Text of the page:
When research works perfectly it acts like a crystal ball that lays your future out in front of you, giving insight into what pitfalls to avoid and the opportunities to seize.
We once wanted a glimpse into the future of the regions telecommunications industry and knowing that there weren’t any credible fortune tellers readily available, we chose instead to convene a high-level panel of elite industry veterans.
They demonstrated how the early decisions made by policy makers and industry captains established a framework from which we could project the course of the local sector with an understanding of global initiatives and case studies from countries on the cutting edge.
Unsurprisingly there is a focus on meeting the expectations of the customer with a commoditized product in a highly competitive arena. Apart from a great reliance on branding to create an emotional connection with their target audiences, the biggest cause of user churn is customer service.
Get your customer service right and you’ll keep your customers. Do it very well and they’ll turn into advocates, and there’s nothing more effective for bringing in new customers than this. Do it badly and they will be leaving for the competition in droves.
You’ve got to get your customer service team to think long term and consider the lifetime value of each customer so that they can make intelligent decisions about every encounter. It’s short-termism that destroys relationships and staff without a service IQ will leave customers weeping and gnashing teeth.
Once you’ve got people with the right amount of emotional intelligence, give each of them a copy of Norman Vincent Peale’s bestseller ‘How To Make Friends And Influence People’ and then send them on to a public image course. When they first walk through a customer’s door, they’ve got to set the tone and create a strong impression – they should to look right, sound smart and smell good.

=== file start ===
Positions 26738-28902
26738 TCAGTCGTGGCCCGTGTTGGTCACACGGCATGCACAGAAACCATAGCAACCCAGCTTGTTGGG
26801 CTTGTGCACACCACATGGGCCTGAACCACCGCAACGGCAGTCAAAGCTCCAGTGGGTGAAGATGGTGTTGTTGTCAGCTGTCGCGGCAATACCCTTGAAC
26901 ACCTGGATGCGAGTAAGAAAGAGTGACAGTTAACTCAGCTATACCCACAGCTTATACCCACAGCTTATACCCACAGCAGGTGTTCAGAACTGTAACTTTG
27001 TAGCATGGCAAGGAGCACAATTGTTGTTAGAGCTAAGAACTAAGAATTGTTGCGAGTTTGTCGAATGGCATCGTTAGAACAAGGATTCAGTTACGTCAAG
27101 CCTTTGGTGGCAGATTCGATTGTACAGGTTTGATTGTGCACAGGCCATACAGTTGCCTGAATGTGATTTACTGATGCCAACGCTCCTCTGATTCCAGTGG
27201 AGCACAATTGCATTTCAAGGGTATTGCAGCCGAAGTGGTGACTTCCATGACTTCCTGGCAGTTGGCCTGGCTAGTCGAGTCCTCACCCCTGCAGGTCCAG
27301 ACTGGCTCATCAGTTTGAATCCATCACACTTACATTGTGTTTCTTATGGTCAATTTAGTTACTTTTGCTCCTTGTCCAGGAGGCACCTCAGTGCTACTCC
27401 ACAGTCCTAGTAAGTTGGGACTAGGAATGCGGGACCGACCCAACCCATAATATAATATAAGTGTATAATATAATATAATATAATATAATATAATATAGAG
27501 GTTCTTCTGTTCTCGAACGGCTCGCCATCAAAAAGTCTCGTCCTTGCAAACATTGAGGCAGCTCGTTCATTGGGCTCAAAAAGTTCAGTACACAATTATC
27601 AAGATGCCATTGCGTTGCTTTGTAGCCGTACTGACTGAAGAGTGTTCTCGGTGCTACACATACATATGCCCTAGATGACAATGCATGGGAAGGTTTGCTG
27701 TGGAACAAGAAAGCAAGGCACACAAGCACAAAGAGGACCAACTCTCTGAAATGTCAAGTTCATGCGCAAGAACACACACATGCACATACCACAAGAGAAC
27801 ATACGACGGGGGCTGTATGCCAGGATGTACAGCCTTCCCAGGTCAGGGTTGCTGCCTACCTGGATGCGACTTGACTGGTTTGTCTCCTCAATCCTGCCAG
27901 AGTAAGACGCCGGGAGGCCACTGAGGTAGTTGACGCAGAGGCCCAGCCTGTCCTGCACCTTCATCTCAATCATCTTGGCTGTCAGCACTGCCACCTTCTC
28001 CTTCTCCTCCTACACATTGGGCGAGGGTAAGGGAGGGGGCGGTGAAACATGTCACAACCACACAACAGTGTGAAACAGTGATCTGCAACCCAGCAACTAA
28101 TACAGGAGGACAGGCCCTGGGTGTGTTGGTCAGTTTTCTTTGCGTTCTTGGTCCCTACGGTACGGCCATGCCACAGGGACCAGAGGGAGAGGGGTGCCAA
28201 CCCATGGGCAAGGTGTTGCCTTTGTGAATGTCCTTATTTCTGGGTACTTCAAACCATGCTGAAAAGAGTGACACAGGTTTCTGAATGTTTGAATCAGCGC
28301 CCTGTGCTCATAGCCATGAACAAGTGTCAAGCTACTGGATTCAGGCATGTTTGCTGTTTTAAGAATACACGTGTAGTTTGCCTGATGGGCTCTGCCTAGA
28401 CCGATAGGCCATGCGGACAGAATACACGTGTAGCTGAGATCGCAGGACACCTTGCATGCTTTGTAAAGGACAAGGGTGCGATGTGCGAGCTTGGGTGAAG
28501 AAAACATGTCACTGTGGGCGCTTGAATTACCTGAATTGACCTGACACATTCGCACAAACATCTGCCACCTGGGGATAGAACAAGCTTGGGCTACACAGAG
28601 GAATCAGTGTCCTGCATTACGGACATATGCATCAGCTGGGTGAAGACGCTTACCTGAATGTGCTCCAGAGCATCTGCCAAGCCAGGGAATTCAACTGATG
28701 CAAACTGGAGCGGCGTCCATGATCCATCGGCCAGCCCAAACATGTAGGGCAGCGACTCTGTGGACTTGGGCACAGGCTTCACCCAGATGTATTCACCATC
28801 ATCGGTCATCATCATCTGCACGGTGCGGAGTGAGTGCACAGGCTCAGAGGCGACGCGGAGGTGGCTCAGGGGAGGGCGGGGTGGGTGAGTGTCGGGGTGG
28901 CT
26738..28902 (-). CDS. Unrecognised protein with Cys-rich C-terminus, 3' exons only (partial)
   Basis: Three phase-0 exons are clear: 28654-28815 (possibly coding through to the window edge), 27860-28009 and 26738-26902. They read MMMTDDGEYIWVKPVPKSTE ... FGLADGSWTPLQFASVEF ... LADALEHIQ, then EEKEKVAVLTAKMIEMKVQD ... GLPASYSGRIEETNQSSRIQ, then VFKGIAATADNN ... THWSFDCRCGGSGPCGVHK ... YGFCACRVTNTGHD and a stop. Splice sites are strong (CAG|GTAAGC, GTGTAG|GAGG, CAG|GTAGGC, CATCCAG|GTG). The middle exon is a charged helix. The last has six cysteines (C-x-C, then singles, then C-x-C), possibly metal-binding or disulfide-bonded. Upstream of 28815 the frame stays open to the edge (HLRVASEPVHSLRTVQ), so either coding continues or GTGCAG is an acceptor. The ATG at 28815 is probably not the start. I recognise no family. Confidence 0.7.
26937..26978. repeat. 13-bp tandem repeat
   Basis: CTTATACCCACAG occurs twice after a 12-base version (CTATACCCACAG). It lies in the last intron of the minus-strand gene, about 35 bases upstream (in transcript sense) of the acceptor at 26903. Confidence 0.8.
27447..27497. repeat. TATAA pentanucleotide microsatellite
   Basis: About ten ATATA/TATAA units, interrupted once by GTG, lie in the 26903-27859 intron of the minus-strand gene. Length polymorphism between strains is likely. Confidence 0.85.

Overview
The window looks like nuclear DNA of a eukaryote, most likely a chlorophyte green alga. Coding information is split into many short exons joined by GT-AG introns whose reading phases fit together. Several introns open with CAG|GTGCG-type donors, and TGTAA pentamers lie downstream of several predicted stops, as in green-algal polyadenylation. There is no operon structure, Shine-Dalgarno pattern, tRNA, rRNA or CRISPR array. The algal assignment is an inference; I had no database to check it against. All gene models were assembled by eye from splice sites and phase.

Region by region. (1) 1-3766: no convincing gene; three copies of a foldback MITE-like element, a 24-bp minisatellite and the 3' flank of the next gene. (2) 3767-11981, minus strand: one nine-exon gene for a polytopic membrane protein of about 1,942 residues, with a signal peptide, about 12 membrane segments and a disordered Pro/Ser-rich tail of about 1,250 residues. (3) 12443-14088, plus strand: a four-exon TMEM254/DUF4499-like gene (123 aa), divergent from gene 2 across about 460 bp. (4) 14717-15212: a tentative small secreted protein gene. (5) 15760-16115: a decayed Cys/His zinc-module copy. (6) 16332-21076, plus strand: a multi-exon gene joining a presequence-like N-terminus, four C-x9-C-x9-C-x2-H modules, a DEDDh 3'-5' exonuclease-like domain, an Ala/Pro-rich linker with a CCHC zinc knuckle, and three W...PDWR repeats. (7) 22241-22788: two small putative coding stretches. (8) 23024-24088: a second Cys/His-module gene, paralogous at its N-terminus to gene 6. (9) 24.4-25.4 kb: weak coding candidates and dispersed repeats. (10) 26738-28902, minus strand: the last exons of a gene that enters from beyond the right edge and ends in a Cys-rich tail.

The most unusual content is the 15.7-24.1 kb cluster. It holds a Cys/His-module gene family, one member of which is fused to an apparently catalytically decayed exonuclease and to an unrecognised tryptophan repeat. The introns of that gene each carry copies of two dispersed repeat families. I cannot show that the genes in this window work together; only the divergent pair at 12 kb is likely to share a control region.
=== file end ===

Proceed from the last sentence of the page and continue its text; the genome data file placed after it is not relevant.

As much as we harp on about not judging a book by the cover, human nature obviously has other ideas. That’s why the Preacher Man is perfectly groomed and wears tailored suits because it helps to get his church bursting at the seams when he delivers his highly entertaining sermons.
You can borrow a leaf from the charismatic men of the cloth and offer a sensory treat with every encounter.
You might have a product that is quite technical by nature and it may seem prudent to fill your customer service team with engineers.
The trouble with engineers is that they are more interested in nuts-and-bolts and hard facts and don’t care much for soft skills. To them, you either get it or you don’t, and if you don’t maybe the product is not for you.
When a customer calls with a query, they like to be treated like they are important and as if the customer service agent is exclusively focused on solving their problem. It’s rather annoying when you get a typical engineer on the other end who is hell bent on proving that he is smarter than you.
When you read between the lines you hear “I know a lot more about this product than you ever will, so you can toss the contents of your recent Google searches into a deep, dark hole.”
Be cognizant of the things that can be taught and those that come with the package at birth – technical knowledge can be taught.